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Credit Suisse Bonds... with embedded put option/CDS/bomb!


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  #46 (permalink)
artisanpro
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SMCJB View Post
Not an expert on this, but I gather that the Banks do not have to mark to market treasury securities that they plan to hold to maturity. I also gather that the problem at SIB & SVB was caused by the fact that due to a loss of deposits, they had to reduce assets/sell treasuries, hence realizing the loss (that they could previously hide/ignore) which then adversely effected their capital base.

I have the same understanding and having to sell forces "mark to market" with consequences to their capital base as you mentioned.

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  #47 (permalink)
 chasepatrol 
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SMCJB View Post
Credit Suisse Bonds... with embedded put option/CDS/bomb!

A "embedded bomb"? That is no bomb that is a bond placement. No one was forced to buy these kind of papers.

As Jeffrey Gundlach said: "Put on your big boy pants and look into the mirror".
Everyone was aware of the risks they were taking at all times. Now the risks are materializing they start to cry.
Maybe they only saw the high coupon. Look at CS's 9.75% (!) Perpetual Tier 1 bond. But that is now their problem.
The magic words are: "Risk Management".

AT1 write-down bonds cleary flagged the risk of a write-down event from day one of the bonds' issuance.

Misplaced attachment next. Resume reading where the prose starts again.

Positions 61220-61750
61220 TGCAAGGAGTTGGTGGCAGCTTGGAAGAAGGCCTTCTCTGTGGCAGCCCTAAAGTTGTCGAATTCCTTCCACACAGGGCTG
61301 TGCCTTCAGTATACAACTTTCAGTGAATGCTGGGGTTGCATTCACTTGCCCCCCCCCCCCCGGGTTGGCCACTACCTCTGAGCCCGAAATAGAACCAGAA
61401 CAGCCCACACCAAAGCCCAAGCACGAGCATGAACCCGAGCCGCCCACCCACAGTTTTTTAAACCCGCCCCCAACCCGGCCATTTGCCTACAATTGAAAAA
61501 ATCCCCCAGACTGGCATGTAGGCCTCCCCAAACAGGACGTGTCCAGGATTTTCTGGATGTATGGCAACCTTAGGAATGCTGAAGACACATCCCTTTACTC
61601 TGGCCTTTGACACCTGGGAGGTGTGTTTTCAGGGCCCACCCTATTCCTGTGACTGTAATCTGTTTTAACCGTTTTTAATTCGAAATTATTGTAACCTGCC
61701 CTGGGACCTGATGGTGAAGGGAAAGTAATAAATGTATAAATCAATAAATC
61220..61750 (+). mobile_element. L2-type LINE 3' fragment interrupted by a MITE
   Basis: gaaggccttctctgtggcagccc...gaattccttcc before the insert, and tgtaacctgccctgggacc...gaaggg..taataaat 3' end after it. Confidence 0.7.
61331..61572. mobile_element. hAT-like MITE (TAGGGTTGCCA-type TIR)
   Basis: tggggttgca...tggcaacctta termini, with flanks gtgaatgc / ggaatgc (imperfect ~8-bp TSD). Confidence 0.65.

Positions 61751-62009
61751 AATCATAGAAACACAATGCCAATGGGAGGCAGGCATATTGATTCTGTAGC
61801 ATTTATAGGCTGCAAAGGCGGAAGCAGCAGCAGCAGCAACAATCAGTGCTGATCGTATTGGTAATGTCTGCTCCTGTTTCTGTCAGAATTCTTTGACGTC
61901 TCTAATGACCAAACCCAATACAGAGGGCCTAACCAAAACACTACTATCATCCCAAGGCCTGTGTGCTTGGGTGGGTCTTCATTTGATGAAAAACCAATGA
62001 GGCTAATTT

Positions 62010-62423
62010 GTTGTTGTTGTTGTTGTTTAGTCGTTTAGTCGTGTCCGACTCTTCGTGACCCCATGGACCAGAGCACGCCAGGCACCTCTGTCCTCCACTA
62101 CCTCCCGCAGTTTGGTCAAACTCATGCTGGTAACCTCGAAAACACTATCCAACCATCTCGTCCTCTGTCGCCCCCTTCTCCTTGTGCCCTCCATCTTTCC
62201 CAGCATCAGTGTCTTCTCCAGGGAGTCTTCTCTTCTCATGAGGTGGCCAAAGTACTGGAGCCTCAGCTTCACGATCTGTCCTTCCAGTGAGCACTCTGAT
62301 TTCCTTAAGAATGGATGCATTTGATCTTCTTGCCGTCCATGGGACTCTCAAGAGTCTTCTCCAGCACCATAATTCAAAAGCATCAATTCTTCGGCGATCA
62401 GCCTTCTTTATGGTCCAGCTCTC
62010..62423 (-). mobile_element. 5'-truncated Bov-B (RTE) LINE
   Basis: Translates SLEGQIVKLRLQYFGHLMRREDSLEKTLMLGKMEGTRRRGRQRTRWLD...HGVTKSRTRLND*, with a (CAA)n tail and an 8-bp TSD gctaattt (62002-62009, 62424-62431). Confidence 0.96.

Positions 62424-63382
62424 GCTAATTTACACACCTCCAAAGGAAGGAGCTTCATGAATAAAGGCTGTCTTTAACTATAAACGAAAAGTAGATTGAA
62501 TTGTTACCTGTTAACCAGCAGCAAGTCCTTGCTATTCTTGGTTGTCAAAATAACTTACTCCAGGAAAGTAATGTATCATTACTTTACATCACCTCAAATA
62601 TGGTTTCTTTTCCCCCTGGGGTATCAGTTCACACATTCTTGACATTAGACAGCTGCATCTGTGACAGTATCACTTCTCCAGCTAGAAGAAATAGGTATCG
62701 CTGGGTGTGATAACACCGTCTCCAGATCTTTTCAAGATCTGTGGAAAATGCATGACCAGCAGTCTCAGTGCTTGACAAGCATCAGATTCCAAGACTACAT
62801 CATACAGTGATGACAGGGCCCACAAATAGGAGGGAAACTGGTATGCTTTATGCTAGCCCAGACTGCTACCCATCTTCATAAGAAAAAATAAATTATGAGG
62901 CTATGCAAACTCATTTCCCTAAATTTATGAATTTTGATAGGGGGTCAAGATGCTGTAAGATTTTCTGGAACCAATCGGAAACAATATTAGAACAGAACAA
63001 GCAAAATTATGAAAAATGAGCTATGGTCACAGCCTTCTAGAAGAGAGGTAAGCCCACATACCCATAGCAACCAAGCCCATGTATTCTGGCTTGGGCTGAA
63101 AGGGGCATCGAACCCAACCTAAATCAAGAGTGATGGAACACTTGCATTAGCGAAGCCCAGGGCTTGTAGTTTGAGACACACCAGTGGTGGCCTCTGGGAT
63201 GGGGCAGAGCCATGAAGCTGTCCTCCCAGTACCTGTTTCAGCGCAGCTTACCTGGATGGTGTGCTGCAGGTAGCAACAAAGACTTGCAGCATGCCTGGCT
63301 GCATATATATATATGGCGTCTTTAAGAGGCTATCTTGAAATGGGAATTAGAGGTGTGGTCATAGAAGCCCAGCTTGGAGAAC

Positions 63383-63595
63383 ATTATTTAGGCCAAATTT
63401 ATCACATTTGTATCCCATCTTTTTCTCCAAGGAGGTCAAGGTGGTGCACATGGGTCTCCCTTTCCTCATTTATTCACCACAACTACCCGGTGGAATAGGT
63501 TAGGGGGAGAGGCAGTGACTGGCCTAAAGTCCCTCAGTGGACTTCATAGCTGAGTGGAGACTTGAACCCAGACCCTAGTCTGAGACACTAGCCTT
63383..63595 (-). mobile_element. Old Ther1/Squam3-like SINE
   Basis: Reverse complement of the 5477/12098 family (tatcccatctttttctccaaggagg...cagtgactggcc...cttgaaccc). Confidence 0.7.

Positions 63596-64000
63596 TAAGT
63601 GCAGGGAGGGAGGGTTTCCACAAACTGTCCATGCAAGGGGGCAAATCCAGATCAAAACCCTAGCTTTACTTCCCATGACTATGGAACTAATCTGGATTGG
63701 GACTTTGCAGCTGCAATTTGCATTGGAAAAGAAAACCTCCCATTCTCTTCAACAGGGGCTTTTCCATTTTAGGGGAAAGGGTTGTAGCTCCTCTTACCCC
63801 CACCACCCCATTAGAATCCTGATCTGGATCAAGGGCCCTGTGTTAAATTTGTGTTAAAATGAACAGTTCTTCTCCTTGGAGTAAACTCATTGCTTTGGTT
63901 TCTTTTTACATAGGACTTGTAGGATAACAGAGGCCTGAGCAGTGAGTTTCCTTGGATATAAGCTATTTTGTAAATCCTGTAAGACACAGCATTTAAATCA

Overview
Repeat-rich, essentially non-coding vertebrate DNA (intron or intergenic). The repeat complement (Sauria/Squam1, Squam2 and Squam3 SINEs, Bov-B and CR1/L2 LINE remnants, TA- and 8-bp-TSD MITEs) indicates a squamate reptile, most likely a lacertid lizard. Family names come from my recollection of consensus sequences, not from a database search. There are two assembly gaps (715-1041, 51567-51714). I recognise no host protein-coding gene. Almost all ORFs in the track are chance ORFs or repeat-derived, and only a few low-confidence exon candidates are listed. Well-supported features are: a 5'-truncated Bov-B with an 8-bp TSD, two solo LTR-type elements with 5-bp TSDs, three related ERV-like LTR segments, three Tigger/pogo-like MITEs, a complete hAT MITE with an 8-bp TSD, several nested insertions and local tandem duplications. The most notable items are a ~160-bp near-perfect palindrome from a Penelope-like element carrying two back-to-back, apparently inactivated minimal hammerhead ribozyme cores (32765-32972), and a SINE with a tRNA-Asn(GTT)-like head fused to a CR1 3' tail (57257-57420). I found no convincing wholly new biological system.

Source: Credit Suisse issuance document via BBG

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  #48 (permalink)
 SMCJB 
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@chasepatrol don't get me wrong, I'm not making excuses for anybody, I was highlighting the embedded option in the bond. 'Contingent Write-Down' is even in the Bond's Title!

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  #49 (permalink)
trend train
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https://www.bloomberg.com/news/articles/2023-03-21/svb-s-loans-to-insiders-tripled-to-219-million-before-it-failed

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  #50 (permalink)
 SMCJB 
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From the Bloomberg Evening Briefing Email...

Pacific Investment Management and Invesco are among the largest holders of Credit Suisseís so-called Additional Tier 1 bonds that were wiped out after the bankís takeover by UBS. Inside Credit Suisse, things arenít much better: The Swiss government said itís temporarily suspending some bonus payments.

Currently the focus of a few investigations, it turns out now-deceased Silicon Valley Bank got very generous in its final months. As the lender deteriorated and regulators began detecting flaws in its risk management, SVB nevertheless opened up credit to one group: insiders. Loans to officers, directors and principal shareholders, and their related interests, more than tripled from the third quarter last year to $219 million in the final three months of 2022. Thatís a record dollar amount of loans issued to insiders, going back at least two decades.

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futures io Trading Community Traders Hideout Stocks and ETFs > 2023 Bank Crisis and Meltdown: Silicon Valley Bank, Signature Bank, Credit Suisse ...


Last Updated on March 28, 2023